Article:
We say that. Everyone says it, and everyone lives their life by it.
Yesterday though, in case it happened to me, I arranged my life insurance, critical care cover and beneficiaries thereof. It works out that if I die, or get one of the several diseases or conditions that are covered (and it's fabulous cover, so it will cover it!) then J and the AC, or J and I, get the money to pay off the mortgage and the loan. Also, if I die, then J and the AC get the money from my death in service grant.
It wasn't difficult - although I wept a bit in the bank. But the bank man was very understanding, and it wasn't embarrassing. The question was "Have you every seen the doctor for mental health or depression related issues?" I said yes. The computer asked why. I said grief. The computer asked when was the last time I had an 'attack' that affected me. I looked at Bank Man, and he apologised, and we agreed that it never goes away, that it will always be a part of my soul, that I can't say it will never affect me again, or say when the last 'attack' was.
Last time I thought about him? yesterday morning.
Last time I cried for no reason? about a month ago.
Last time I cried because I heard a song? about a week ago.
Last time I missed Rich so much that I could hardly breathe, so that I couldn't think, so that I just wanted to tumble to the floor and lay there until something else happened, when I was so full of grief and fear and unshed tears? Last day of term last year. It has hit me badly both times, and I think it always will.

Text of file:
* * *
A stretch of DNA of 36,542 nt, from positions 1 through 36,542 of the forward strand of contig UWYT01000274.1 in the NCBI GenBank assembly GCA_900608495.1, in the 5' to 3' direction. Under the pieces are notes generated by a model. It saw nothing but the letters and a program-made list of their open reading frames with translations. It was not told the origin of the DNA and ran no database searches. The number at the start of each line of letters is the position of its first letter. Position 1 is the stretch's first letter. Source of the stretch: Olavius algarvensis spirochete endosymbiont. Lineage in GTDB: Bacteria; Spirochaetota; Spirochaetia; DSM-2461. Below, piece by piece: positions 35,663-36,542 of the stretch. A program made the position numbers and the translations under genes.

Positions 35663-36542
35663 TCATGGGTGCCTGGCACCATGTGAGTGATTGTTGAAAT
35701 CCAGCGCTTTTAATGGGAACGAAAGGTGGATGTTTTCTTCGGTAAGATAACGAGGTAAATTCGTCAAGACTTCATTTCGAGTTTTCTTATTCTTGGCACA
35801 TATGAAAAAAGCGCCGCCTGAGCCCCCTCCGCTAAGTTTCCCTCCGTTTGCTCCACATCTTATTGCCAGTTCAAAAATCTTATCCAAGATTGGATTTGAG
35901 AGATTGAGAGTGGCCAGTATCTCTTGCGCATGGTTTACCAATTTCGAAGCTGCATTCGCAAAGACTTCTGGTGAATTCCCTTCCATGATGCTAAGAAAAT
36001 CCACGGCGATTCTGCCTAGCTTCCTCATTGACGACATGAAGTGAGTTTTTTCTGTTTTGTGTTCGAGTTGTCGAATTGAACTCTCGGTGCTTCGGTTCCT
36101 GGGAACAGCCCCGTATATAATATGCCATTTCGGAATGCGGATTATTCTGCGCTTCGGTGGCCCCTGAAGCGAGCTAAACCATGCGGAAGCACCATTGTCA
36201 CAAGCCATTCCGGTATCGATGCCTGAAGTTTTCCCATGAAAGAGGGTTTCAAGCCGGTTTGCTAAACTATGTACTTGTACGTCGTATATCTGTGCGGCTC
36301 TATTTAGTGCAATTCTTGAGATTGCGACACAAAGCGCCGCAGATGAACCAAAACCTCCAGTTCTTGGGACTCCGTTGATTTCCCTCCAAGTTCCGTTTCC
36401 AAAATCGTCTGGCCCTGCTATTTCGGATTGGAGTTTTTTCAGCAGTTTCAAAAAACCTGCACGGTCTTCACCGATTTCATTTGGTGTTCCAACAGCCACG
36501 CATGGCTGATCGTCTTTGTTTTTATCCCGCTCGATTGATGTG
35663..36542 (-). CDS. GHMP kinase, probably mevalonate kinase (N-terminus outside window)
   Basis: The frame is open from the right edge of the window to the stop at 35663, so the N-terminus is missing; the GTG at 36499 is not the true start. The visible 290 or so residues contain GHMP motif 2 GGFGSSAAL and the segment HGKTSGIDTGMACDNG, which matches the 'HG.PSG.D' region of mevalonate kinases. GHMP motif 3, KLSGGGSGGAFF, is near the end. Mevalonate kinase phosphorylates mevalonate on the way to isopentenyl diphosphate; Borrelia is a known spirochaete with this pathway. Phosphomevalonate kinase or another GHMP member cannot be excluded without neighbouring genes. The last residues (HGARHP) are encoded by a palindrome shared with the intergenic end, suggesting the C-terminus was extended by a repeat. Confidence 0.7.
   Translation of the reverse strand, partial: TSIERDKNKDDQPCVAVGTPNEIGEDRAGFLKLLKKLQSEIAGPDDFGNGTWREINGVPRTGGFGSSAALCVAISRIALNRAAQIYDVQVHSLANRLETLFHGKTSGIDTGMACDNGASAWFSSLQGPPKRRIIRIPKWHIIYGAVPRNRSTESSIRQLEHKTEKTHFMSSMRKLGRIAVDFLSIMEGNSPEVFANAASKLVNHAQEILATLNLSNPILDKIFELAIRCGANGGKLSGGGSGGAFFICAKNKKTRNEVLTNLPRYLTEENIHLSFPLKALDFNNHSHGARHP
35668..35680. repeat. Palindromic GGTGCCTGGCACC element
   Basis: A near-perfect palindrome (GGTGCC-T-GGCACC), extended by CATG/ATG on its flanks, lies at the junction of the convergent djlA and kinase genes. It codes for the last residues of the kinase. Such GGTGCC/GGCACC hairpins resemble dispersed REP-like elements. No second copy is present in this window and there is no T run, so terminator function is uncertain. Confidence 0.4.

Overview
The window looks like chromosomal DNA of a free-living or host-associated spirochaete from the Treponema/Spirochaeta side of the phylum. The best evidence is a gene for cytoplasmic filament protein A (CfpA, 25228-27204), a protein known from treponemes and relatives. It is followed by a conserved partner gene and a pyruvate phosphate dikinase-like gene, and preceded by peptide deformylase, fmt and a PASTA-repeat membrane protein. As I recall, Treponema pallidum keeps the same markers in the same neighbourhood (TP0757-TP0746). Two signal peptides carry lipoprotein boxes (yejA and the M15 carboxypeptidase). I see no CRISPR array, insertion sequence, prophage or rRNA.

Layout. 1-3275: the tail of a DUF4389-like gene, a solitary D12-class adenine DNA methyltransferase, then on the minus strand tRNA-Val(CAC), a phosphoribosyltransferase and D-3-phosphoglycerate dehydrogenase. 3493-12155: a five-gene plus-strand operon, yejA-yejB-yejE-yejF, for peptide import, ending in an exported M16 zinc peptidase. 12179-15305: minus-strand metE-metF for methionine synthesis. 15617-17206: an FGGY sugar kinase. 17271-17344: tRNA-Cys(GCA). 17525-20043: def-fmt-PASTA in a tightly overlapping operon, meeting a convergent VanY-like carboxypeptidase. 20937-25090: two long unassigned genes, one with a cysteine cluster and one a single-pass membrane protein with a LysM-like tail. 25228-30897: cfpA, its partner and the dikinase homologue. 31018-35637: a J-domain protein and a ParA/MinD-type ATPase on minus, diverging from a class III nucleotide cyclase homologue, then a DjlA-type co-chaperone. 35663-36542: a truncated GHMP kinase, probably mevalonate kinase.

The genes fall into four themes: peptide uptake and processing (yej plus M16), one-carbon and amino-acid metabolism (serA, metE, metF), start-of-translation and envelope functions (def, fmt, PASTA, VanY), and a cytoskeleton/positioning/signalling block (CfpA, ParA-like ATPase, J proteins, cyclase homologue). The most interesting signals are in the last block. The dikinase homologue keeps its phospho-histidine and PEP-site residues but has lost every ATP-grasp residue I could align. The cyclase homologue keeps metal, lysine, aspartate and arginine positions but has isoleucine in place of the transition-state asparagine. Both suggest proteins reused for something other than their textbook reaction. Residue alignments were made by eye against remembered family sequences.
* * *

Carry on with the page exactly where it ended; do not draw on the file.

So we agreed to tell the computer that it was about a year ago, and the computer was happy with that.
So there we are. I signed the papers, and I have insurance.
When Rich died, he didn't have life insurance. Why would he? It wouldn't cover him for Theatre of War, and we never envisaged there being any other problems. He was going to get some when his divorce came through - the divorce that we had paid for twice. Had the She-Ex had sent the paperwork through for the divorce, we'd have got life insurance and she would have benefited from that as well. Her choices meant she didn't. Life is like that. In a way it was worth all our struggles so that she saw the results of her choices. I wasn't even thinking about money - his death wasn't a financial opportunity for me, it was a massive tragedy. She would have got the dependants allowance that she currently gets - but the AC would have got it as well. But life is like that too. There was the bike insurance, but as we paid for the bike, and we paid the insurance, I had no qualms in claiming that. I could have got more if I had allowed them to sell the bike, but I wanted that widowmaker to be destroyed. There was no reason for the crash you see. No other vehicle involved in the initial incident. Nothing on the road. Even the police said it was one of the most well-maintained bikes they had seen. I know what the eye witnesses said, and that was exactly how I thought it had happened in the beginning. It was just his time to go. Life is like that.
I totalled up what I was worth last night - almost £350,000. But only dead.
Money, contrary to what a lot of people think, and several in particular, money isn't everything. I know that it won't make the pain any less, or the anger, or the frustration. It won't make seeing a loved one on a mortuary slab any easier, or feeling the thinness of their fingers and the coolness of their head. It won't stop the numbness striking in the middle of the day, disabling thought and action for hours on end. But it's going to mean that J and the AC don't have to worry and fight to have somewhere to live, don't have to think about bills and other such stuff.
They can just get on with missing me. As indeed they should, for I am awesome. ;-)